However, when it comes to dealing with the issue of the exploitation of our bodies, we can’t avoid mentioning human trafficking. As Holly Lewis highlights: “trafficking —sex, or otherwise— is a problem of political economy, not evil or the patriarchy.” The difference between the conventional labour market and the trafficking of bodies lies in the fact that being a worker is defined on the basis of exploitation, and enslaved people are themselves commodities. The separation between exploitation and dehumanization is shrinking, but it involves a “paradigm shift”. Going back to Holly Lewis’ words: “the fact that an economical exchange is linked to sex does not magically change the way in which capitalism works.”

To emancipate all bodies from all oppressions — to make heterosexuality, a creation of capitalism, perish in the process.


We live in capitalism. Its power seems inescapable. So did the divine right of kings. Any human power can be resisted and changed by human beings.
–Ursula K. Le Guin

Imagining worlds to create them. Art is not exclusively bourgeois, we do not relegate aesthetics — in Herbert Marcuse’s terms — to a “lesser” place to be emancipated. We follow figures like Raymond Williams, who understood culture as something ordinary that is constantly produced and reproduced. We are committed to offering new horizons to the community, through close communication: we do not intend to impose anything on ignorant masses, because we do not consider the people ignorant masses. It's not our intention to write in order to show off the knowledge we have. In fact, the culture we develop here is from, and for, the community. We do not want neither the culture produced for “the rabbles” with economic interests, nor the tradition the capitalist class chooses as distinguished. To the bourgeoisie we already are those villains the D*sney oligopoly has queercoded: let’s become, then, the ones to offer working-class culture a communist turn.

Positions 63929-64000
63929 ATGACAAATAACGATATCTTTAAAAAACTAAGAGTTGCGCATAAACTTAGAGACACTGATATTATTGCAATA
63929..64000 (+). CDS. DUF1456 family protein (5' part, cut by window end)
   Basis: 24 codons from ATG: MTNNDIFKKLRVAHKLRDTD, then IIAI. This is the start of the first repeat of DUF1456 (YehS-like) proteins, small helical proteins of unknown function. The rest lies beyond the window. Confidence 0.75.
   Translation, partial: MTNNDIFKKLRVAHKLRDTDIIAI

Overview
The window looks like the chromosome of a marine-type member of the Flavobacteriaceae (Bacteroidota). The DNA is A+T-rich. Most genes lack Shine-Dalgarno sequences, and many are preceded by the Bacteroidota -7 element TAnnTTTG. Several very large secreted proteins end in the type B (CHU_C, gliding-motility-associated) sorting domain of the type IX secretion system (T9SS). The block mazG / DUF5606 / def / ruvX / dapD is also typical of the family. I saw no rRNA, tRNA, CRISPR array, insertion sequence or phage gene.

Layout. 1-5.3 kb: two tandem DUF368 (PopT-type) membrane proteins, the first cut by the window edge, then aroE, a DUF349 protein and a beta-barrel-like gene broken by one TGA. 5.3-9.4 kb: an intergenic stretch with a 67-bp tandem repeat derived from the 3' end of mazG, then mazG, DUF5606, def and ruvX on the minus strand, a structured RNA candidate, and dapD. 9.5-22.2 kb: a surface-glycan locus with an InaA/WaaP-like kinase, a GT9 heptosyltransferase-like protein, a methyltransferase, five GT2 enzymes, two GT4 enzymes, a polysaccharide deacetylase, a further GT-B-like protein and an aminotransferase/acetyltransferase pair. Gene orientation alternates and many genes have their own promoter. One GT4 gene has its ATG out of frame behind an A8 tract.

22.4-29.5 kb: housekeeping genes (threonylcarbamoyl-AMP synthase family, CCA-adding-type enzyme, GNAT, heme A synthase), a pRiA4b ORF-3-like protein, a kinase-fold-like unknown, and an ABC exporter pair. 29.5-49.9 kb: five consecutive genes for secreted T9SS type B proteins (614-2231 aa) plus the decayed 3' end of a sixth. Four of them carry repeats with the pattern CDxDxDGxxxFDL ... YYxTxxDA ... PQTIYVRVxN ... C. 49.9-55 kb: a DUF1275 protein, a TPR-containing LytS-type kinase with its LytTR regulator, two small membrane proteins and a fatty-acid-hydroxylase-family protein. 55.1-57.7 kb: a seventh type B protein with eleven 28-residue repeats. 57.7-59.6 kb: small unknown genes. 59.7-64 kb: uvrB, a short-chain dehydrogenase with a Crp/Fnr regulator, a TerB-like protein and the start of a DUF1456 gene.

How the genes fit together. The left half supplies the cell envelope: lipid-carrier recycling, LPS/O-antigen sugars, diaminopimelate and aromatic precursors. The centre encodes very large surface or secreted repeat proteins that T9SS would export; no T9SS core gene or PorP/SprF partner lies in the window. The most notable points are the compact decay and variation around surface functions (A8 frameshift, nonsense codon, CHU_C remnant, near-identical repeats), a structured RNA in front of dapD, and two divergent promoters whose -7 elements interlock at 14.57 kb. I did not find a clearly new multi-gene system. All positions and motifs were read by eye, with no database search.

We need to analyse the ways in which capitalism uses art to reproduce itself, to convince us all that there is no alternative to its "inescapable" power. They have tried to extinguish our revolutionary energies through concessions that may be important to individuals —the representation of LGBT people in art— but that are co-opted in order to make us complicit in capitalist oppression.

To study queer art, too, as a possible place of revolution, to support and enhance these expressions, to find new forms of creation that could shake the stagnated capitalist present. Steal the bourgeoisie's own tools, too. Who better than we queer people, who have historically appropriated the insults used against us, to change the hegemonic meanings that condition our way of interpreting the world?